Computers began as iconic examples of High WATT devices. Whether huge vacuum tube mainframes or early Altairs, you had to engage a lot of Willingness and Ability to Think just to start the damn thing much less make it do anything past “Hello, World!” Even the early PCs for the Rest of Us like the IBM PC, the Apple II, or my favorite, the KayPro, required constant High WATT processing to initiate, maintain, and expand any task whether through VisiCalc, WordStar, dBase, or another MS-DOS fav of mine, Systat. People with a preference for Low WATT activity looked at computers back then as nerd toys that would never enjoy mainstream acceptance from normal people.
So, how did we get here where millions of people will line up in costumes in snaky lines in front of Apple stores to drop five bills on Yet Another Computer?
Low WATT devices, baby.
You can drive the Peripheral Route to your heart’s content on an iGizmo. Press the only mechanical button on the device to activate. Good grief, leave a gorilla alone in a cage with a bottle of bourbon for an hour then toss in an iGizmo and he’d eventually hit the one button and see the light. Then slide an arrow over the pulsing text – even if you can’t understand English you can figure it out. Apple could use Belarusian Cyrillic instead – слайд, каб разблакаваць – and that gorilla would still get it.
Now what? A screen full of colorful icons from the international language of travel symbols. And even if you’re not sure, tap it any way, and see what happens. Then you’re in a groove. Pure classical conditioning with a little operant when you’re learning something new. A Ding-Dong For You!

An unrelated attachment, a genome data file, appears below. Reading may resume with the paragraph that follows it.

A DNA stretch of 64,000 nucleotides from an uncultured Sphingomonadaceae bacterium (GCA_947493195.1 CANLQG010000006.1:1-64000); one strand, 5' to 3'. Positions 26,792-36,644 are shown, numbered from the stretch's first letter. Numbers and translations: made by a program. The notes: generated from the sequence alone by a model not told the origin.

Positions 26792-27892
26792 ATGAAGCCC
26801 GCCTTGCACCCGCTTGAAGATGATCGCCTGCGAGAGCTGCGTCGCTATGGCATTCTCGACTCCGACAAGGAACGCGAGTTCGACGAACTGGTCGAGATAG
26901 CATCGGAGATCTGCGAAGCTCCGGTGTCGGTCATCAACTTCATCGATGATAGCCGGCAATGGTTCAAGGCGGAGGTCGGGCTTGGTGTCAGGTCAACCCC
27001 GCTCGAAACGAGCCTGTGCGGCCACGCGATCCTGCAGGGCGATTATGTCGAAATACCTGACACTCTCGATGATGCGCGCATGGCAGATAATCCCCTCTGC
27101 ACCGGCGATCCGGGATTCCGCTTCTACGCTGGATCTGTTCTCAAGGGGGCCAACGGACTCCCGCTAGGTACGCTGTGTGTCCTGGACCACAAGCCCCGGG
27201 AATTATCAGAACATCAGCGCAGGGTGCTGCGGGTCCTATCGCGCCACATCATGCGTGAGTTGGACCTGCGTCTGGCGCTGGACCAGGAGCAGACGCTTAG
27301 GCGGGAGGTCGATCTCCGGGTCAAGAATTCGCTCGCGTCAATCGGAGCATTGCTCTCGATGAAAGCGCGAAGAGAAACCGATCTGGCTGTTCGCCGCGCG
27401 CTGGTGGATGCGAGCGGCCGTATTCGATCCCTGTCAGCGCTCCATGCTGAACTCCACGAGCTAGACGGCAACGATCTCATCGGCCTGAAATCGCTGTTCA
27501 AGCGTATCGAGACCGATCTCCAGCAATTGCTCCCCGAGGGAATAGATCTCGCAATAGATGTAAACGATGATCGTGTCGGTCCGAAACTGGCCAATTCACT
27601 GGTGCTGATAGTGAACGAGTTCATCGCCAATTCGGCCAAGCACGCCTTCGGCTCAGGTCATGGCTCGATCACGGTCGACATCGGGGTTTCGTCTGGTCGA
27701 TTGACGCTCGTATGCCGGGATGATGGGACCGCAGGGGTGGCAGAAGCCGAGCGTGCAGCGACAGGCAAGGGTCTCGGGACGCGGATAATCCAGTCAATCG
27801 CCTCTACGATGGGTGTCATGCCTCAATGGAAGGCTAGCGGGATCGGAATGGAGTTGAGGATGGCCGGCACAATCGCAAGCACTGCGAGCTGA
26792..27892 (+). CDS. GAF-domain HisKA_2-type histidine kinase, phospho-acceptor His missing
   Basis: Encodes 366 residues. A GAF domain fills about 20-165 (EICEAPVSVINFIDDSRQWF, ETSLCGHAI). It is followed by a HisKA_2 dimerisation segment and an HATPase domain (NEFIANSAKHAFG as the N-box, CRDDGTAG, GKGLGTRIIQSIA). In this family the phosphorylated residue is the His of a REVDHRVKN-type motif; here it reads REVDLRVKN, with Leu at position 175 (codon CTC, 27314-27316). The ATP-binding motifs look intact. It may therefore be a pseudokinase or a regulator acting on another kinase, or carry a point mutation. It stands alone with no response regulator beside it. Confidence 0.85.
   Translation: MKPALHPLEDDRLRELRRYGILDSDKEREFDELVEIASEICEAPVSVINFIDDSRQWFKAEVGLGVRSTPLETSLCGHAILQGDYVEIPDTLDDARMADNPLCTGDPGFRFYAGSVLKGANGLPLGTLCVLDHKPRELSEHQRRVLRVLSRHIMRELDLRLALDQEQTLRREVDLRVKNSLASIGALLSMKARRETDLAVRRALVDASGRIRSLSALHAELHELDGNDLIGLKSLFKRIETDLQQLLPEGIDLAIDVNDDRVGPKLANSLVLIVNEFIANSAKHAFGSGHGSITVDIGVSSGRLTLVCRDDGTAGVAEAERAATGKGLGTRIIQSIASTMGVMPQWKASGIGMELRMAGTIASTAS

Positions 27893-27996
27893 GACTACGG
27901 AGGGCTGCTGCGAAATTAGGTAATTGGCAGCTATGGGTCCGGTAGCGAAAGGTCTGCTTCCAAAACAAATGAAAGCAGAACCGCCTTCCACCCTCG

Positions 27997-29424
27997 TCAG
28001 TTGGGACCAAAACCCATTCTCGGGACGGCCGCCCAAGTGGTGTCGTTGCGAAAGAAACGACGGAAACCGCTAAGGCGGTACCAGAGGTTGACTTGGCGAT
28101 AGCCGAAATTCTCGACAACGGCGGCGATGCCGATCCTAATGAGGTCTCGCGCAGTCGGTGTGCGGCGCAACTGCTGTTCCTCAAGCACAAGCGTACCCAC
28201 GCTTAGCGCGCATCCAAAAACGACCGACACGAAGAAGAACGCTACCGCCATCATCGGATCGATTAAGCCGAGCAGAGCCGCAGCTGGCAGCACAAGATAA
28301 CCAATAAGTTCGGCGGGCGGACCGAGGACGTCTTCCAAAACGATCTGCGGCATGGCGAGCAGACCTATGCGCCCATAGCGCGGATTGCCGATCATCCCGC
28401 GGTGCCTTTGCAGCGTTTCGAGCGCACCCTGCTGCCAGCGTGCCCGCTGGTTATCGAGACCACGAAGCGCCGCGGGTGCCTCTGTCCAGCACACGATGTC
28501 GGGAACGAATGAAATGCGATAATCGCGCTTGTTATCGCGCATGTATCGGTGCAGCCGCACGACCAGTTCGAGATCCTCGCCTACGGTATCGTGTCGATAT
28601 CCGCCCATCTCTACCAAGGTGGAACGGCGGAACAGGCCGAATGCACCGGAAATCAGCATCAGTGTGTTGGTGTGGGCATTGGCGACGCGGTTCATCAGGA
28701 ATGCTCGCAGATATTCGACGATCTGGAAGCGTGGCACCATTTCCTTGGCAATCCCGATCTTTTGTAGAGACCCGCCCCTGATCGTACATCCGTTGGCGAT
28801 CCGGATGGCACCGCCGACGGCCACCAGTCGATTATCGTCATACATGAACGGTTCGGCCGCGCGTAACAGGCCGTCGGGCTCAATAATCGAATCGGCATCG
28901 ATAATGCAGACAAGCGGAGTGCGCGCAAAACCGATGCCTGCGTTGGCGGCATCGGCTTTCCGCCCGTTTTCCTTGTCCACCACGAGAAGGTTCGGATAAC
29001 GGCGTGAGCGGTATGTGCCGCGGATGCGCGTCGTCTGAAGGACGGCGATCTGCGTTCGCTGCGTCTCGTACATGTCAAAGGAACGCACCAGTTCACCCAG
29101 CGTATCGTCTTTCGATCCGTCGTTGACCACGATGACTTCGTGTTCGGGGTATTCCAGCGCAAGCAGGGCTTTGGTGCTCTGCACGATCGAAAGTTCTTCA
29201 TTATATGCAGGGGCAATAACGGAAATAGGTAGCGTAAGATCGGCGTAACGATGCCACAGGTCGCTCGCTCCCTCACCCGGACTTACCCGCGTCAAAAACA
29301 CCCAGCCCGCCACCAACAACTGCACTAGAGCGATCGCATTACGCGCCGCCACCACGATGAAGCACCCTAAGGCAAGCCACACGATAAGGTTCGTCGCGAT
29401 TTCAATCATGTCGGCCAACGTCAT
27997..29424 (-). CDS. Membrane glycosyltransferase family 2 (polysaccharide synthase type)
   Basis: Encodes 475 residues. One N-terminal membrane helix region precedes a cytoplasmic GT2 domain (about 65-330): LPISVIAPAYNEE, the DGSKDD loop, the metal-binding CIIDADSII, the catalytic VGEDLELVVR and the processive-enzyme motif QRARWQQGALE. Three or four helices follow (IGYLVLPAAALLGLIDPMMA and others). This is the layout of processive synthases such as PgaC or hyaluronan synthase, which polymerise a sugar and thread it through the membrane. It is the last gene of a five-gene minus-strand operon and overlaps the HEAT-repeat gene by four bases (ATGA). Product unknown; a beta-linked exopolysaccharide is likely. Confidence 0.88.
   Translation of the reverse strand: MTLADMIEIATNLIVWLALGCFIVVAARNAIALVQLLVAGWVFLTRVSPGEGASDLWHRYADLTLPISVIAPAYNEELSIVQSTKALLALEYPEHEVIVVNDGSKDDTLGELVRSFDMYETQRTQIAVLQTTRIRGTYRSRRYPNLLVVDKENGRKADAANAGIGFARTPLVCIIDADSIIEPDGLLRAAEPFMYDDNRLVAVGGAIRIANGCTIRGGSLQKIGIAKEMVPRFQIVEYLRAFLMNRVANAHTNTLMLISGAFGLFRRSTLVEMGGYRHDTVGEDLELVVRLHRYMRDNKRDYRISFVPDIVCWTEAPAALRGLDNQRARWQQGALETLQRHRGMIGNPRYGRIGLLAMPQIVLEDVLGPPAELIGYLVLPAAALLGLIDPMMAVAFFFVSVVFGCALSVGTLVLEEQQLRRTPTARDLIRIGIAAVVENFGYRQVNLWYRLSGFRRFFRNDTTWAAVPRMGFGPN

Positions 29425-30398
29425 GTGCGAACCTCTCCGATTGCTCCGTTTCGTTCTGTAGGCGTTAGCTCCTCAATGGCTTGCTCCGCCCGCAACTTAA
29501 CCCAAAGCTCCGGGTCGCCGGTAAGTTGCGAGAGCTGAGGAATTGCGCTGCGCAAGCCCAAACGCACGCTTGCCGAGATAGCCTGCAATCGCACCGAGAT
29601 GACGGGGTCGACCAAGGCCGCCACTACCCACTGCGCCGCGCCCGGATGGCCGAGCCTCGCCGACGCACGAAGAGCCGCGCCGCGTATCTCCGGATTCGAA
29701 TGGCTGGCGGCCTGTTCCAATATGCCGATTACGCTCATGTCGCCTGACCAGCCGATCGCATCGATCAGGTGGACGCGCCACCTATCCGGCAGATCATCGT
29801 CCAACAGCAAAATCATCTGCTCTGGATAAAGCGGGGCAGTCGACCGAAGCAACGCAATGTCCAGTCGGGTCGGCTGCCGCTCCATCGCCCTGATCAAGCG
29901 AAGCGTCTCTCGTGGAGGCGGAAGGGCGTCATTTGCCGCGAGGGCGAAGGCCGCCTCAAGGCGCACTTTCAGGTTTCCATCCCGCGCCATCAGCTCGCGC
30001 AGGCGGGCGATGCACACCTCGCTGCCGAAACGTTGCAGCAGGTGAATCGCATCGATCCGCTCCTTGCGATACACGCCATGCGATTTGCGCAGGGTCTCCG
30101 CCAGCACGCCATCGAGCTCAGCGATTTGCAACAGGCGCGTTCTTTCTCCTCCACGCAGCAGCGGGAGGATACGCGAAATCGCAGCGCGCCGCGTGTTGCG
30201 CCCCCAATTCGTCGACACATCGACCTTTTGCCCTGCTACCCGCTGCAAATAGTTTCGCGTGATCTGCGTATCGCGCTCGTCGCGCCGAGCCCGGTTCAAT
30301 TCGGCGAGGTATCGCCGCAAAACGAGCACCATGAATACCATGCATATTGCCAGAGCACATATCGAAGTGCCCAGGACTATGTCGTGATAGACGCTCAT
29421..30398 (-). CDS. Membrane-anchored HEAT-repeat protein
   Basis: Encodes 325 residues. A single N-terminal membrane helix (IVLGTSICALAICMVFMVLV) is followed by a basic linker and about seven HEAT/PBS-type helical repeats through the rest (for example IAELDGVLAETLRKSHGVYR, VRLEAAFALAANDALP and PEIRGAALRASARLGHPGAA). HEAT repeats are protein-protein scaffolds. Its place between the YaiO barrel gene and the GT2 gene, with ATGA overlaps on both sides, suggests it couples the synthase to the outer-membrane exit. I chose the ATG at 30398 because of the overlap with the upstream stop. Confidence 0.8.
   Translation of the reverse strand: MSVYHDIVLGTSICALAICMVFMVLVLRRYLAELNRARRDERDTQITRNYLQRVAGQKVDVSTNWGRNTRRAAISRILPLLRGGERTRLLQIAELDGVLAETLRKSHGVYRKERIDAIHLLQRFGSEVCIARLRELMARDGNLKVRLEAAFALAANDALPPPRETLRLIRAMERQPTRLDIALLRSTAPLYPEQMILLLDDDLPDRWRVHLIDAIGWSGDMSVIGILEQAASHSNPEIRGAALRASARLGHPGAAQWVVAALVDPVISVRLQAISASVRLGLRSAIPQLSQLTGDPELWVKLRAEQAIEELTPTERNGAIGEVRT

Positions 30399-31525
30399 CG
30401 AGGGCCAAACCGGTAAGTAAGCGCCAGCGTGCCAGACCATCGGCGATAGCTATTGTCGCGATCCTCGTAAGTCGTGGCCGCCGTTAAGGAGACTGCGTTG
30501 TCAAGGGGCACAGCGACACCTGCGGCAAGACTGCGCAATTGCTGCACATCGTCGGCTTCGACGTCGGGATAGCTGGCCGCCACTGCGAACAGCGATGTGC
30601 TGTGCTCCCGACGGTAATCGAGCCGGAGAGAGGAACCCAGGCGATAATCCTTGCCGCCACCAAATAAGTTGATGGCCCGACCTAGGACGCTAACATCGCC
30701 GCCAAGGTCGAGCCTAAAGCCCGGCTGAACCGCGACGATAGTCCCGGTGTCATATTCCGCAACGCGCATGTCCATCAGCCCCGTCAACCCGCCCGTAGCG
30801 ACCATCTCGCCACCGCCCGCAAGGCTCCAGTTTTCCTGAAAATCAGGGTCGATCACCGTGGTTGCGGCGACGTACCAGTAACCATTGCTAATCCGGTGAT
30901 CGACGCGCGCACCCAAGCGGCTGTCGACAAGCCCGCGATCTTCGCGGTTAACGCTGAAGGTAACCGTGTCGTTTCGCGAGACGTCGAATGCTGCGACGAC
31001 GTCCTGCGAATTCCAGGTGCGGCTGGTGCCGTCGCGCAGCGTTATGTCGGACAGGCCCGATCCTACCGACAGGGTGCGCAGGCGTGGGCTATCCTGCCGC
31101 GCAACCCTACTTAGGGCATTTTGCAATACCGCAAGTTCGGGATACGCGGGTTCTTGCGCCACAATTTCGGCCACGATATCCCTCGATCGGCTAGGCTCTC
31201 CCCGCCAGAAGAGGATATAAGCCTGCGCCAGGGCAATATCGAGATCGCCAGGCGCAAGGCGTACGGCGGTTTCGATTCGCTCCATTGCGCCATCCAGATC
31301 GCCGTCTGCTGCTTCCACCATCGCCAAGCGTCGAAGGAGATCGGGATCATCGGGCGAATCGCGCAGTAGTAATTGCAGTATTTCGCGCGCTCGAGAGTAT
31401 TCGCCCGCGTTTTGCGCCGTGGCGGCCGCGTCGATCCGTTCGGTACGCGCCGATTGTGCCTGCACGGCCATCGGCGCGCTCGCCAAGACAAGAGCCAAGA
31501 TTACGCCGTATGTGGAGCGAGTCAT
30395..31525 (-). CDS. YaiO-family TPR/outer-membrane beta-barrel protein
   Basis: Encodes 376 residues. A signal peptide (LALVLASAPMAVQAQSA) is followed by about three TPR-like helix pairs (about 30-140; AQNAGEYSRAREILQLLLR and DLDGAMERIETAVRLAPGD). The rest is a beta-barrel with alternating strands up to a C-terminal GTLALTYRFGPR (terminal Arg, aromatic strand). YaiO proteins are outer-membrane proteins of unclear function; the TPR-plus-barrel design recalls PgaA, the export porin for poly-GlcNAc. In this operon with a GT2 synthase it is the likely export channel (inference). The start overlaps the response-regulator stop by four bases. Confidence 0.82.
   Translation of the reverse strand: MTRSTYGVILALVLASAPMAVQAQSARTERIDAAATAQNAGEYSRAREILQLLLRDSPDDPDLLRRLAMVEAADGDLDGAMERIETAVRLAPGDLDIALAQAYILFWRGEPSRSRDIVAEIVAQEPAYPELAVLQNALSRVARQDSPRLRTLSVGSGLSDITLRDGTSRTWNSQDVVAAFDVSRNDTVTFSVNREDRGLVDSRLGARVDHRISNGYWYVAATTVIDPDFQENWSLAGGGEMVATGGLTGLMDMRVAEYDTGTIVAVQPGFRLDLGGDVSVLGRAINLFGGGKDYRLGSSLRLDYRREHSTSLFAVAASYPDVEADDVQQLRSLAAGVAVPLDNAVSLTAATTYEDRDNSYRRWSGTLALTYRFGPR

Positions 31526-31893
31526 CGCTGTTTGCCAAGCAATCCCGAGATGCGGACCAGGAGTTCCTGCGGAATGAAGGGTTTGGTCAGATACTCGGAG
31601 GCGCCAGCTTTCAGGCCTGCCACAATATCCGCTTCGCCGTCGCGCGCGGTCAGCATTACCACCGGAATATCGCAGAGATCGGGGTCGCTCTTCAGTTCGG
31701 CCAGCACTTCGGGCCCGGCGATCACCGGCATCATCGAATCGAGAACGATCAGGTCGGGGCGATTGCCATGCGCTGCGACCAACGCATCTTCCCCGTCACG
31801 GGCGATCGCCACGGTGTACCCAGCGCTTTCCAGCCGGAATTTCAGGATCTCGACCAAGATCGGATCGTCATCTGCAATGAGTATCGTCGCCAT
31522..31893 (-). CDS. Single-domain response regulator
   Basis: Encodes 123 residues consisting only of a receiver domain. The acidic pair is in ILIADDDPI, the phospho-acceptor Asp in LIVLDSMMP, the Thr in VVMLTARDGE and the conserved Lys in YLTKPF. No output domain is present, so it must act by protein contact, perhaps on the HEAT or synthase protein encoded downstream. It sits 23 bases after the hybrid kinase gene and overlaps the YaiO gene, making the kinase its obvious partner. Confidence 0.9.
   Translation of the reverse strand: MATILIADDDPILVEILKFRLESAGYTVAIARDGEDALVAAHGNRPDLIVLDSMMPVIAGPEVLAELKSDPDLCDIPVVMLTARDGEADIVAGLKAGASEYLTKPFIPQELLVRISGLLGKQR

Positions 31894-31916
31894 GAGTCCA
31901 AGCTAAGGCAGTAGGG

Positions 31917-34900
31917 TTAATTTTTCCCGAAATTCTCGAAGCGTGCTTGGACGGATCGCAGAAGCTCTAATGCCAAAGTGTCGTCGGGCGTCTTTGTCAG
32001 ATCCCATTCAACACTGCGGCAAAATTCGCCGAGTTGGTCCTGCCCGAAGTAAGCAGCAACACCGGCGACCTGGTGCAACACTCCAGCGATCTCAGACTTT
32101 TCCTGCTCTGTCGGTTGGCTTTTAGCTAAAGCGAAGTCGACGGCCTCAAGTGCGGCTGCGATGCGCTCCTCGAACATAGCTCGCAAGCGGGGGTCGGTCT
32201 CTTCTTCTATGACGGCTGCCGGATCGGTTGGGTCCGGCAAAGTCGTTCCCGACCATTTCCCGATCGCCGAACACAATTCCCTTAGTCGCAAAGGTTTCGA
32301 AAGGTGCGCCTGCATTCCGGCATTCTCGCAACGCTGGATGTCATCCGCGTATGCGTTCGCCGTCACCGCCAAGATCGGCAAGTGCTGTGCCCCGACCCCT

You see Low WATT in how you use an iGizmo, but the Low WATT tattoo is more obvious in what you can produce with an iGizmo: Nothing. Your creative input is restricted to a cramped keyboard that supports the acronymic language of OMG, LOL, and WTF and little else without carpel tunnel syndrome. You cannot analyze data; write poetry, prose, or advertising copy; paint, design, or shape image, color, or form. An iGizmo is pure reaction; you cannot stimulate. It is a pure form of mob WATTage: Anything for Everyone All the Time.
Cues are Cool!
Not that there’s anything wrong with that. But, while the Rest of Us cruise the Peripheral Route, Jobs, Apple, and others have figured out the Arguments and determined that the iPad may just be the biggest marketing tool since credit cards. People are falling over themselves as they amble along picking at the Cues like pretty shells on the beach . . . wow, Web 2.0, we’re so connected.
Jobs and Apple made billions by understanding what Alfred North Whitehead meant. Who’d think a British mathematician would know this?